Nicolas Rivoallan, a doctoral student at UTC-Compiegne and under coPhD supervision with Leibniz Universität of Hanover, in biomechanics and bioengineering, was unanimously acclaimed by the jury during the Sorbonne University final of the «My thesis in 180 seconds» contest, last March. His challenging topic: «Repairing your broken tendon, using a material to reconstruct a bioartificial bone/tension/muscle».
After obtaining a scientific BAC in SVT (life sciences…) with a maths speciality option and a European maths-English section, Nicolas Rivoallan entered a IUT in Mechanical and Production Engineering. To get a little closer to the field of life, he entered the ENSMM in Besançon in the «Microtechniques and Health» speciality.
He did his three years of engineering school through an apprenticeship at ADHEX Technologies near Dijon. «This company specialises in adhesive products for the automotive, industrial and health sectors, but it was also a very good school for me to learn the engineering profession in very different sectors. Once I got my engineering degree, I looked for a thesis subject, and that’s where I discovered the research activities of UTC, in particular the Biomechanics and Bioengineering Laboratory (BMBI). Unfortunately, my profile lacked a bit of «bio» aspect to answer the research challenges of the laboratory. This is how Cécile Legallais advised me to join the Master 2 Biomechanics and Bioengineering of the UTC,’ he explains.
His objective has always been around teaching in higher education, which is why he wanted to enter a thesis to reach positions such as lecturer. «I have the opportunity to see the profession of lecturer-research scientist through the supervision of practical work at UTC and my research activities in the laboratory. Today, the world of scientific mediation and popularisation also interests me a lot, always with the pleasure of sharing knowledge. My thesis in 180 seconds or the science festival are events that challenge me in scientific popularisation”.
A thesis in 180 seconds
«My thesis aims to reconstruct the junction between bone, tendon and muscle using tissue engineering. The idea is to create a material composed of biocompatible polymeric nanoscopic threads, and then to deposit cells that will attach themselves to these threads and grow into bone, tendon or muscle depending on how the threads are arranged. Indeed, by assembling the threads in a honeycomb shape (hexagons), we encourage differentiation of cells into bone,» explains Nicolas Rivoallan, for whom the «My thesis in 180 seconds» adventure began in January 2022 with a training course on public speaking organised by Sorbonne University and relayed by the doctoral school.
It was following this day that the criteria for the pre-selection were given: 90 seconds only to speak about your subject and interest the jury via zoom. The results were given the same evening and only sixteen candidates were retained out of the forty or so who had registered. «This is where the great adventure began! We again had more specific training for the competition until the big day. It was certainly a stressful evening for all of us, but it was also a joy to see us in person after the regular zoom training sessions I had organised while I was still in Germany, in my other thesis laboratory,» he recalls. Following our performances and the jury’s deliberation, I was awarded first prize by the jury and thus selected for the national semi-final. »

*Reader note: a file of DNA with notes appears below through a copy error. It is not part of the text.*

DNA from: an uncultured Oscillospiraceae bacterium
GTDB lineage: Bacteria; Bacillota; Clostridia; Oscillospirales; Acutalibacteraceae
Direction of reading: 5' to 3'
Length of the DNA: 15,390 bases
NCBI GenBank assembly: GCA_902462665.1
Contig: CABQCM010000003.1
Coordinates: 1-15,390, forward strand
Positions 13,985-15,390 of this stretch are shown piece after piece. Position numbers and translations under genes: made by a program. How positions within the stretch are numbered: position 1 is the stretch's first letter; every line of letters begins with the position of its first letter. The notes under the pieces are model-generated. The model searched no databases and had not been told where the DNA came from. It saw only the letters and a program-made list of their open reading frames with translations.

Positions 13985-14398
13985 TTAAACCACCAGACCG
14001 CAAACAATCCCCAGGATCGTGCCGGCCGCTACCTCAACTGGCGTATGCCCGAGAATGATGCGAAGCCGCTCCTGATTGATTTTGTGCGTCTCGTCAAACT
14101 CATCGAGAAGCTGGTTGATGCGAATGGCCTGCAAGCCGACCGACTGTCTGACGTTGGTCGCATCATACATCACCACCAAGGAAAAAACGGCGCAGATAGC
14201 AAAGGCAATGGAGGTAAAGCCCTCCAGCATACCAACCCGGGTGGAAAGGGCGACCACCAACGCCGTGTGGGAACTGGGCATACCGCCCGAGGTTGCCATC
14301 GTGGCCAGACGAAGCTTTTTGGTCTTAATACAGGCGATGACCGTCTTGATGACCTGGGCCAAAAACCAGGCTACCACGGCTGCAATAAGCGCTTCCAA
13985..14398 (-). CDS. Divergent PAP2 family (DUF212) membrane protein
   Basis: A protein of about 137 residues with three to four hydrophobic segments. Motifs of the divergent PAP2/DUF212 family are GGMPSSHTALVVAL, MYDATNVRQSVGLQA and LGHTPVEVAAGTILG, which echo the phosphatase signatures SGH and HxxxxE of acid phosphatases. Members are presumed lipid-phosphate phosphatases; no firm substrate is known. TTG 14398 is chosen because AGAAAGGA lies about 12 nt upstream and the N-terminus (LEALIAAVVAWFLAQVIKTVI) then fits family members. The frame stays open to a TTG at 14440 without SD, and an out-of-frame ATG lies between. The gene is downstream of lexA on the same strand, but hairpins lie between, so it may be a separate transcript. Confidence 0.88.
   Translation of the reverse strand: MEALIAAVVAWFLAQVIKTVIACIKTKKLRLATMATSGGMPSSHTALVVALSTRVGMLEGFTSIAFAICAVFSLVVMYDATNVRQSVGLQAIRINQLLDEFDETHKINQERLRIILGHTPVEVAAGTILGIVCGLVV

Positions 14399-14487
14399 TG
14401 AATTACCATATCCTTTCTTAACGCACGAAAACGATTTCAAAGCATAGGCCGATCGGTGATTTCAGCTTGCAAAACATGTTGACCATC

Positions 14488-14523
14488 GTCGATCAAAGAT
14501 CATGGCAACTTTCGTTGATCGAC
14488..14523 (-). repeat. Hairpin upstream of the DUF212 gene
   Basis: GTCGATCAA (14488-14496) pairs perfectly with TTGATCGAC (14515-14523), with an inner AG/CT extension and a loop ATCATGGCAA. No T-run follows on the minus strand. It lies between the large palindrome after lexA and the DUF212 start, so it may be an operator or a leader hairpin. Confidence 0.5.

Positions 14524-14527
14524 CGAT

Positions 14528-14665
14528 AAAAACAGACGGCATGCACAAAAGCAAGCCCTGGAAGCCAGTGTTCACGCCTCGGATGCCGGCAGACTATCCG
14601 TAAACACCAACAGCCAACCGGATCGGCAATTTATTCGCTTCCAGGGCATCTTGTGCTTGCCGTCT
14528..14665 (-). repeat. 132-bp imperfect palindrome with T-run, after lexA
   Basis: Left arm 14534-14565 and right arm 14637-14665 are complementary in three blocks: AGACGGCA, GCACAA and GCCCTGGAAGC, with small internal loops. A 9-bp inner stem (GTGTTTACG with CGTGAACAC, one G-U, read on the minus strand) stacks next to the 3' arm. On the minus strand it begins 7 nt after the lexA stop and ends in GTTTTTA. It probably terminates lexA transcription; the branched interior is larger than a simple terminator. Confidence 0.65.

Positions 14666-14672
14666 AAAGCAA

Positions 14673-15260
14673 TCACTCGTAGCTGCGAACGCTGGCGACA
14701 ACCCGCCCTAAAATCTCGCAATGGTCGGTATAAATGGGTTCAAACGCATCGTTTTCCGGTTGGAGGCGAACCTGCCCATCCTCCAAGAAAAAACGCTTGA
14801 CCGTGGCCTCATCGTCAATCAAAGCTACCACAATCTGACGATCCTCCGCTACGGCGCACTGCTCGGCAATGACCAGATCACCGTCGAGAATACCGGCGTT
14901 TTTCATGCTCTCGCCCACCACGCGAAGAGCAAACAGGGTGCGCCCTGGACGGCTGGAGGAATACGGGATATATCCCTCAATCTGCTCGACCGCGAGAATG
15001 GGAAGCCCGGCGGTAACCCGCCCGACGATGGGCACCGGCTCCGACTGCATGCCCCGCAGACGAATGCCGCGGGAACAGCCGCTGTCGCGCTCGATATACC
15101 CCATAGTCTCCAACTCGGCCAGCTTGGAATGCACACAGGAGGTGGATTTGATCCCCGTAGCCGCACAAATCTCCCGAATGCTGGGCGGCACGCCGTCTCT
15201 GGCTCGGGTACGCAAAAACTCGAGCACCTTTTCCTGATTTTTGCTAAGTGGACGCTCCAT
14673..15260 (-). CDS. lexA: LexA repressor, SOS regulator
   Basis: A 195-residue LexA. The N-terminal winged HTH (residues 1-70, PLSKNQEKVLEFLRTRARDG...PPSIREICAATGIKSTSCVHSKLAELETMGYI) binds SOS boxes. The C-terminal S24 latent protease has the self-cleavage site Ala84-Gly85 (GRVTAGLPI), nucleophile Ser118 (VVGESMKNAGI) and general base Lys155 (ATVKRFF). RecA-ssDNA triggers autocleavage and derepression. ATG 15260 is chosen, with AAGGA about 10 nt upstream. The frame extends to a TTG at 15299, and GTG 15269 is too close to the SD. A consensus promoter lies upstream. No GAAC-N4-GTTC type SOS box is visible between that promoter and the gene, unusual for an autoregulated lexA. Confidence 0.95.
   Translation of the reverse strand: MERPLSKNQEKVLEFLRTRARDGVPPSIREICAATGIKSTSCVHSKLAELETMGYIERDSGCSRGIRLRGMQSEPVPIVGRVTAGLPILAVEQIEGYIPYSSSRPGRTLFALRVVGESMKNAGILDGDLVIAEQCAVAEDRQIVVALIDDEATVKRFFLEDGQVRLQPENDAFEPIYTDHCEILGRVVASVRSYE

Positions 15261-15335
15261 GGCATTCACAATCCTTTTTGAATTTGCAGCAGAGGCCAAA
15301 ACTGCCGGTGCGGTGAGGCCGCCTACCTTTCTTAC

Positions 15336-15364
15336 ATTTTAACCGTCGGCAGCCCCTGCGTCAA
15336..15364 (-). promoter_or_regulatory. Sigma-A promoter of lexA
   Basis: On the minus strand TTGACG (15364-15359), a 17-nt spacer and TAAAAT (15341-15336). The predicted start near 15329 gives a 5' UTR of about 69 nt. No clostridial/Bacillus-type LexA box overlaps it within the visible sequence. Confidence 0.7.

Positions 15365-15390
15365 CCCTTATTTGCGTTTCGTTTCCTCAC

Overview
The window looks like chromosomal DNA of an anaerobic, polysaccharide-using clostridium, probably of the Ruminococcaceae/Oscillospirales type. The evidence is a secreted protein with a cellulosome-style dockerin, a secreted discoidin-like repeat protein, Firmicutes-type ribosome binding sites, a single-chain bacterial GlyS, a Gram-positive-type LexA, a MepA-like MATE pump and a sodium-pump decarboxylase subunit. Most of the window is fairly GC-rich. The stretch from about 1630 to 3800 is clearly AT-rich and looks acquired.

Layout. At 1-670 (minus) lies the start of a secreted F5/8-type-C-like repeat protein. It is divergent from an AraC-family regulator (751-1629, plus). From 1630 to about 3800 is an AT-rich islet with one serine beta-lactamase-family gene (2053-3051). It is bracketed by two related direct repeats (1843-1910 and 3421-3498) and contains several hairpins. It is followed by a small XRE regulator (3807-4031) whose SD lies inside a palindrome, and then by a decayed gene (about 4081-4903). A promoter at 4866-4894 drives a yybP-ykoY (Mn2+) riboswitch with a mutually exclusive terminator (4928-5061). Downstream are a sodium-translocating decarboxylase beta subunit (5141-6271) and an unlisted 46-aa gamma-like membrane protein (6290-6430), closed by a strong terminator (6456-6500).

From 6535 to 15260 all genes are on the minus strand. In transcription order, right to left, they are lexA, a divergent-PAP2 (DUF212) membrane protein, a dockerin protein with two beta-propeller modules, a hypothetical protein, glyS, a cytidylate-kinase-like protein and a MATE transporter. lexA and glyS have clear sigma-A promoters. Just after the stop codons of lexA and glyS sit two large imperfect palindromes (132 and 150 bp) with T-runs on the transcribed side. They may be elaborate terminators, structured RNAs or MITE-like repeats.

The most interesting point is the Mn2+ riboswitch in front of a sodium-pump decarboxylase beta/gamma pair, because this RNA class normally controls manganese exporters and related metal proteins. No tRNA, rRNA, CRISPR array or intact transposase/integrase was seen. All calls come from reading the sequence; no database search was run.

POPULARISING SCIENCE : WHAT A CHALLENGE!
Each year in October, the “Fête de la Science” takes place throughout France. It is an opportunity for laboratories to present their activities to the public at large. This year, during the CNRS festival, the UTC-BMBI laboratory was invited to hold a stand at the media library of the city of Cambrai, in addition to Compiègne at UTC.
«Pascale Vigneron, Jean-François Grosset and myself had the pleasure of presenting the laboratory’s activities to classes of secondary school students as well as to the general public. It was also an opportunity to meet other laboratories in Hautsde- France as well as the team in charge of this event and of the scientific mediation activities of the CNRS in a more global way,’ says Nicolas Rivoallan, who also held a stand at UTC with Cécile Legallais, director of the laboratory, on the subject of artificial organs such as the liver or the bioartificial tendon, flagship projects of one of the teams of the BMBI laboratory.
From September 6 to 10, the 48th congress of the European Society for Artificial Organs (ESAO) was held in Krems, Austria. The UTC-BMBI laboratory is actively participating in this congress as it brings together many researchers working on technologies and applications close to its research work.
«This was my first scientific conference, and not the least. During the «my research for dummies» session, I had the opportunity to present my thesis again in 3 minutes and to be awarded the first prize”. The BMBI laboratory was able to shine with its two presentations on artificial liver and tissue engineering of the bone/mother junction, led respectively by Cécile Legallais and Nathália Oderich Muniz, a post-doctoral fellow in the team.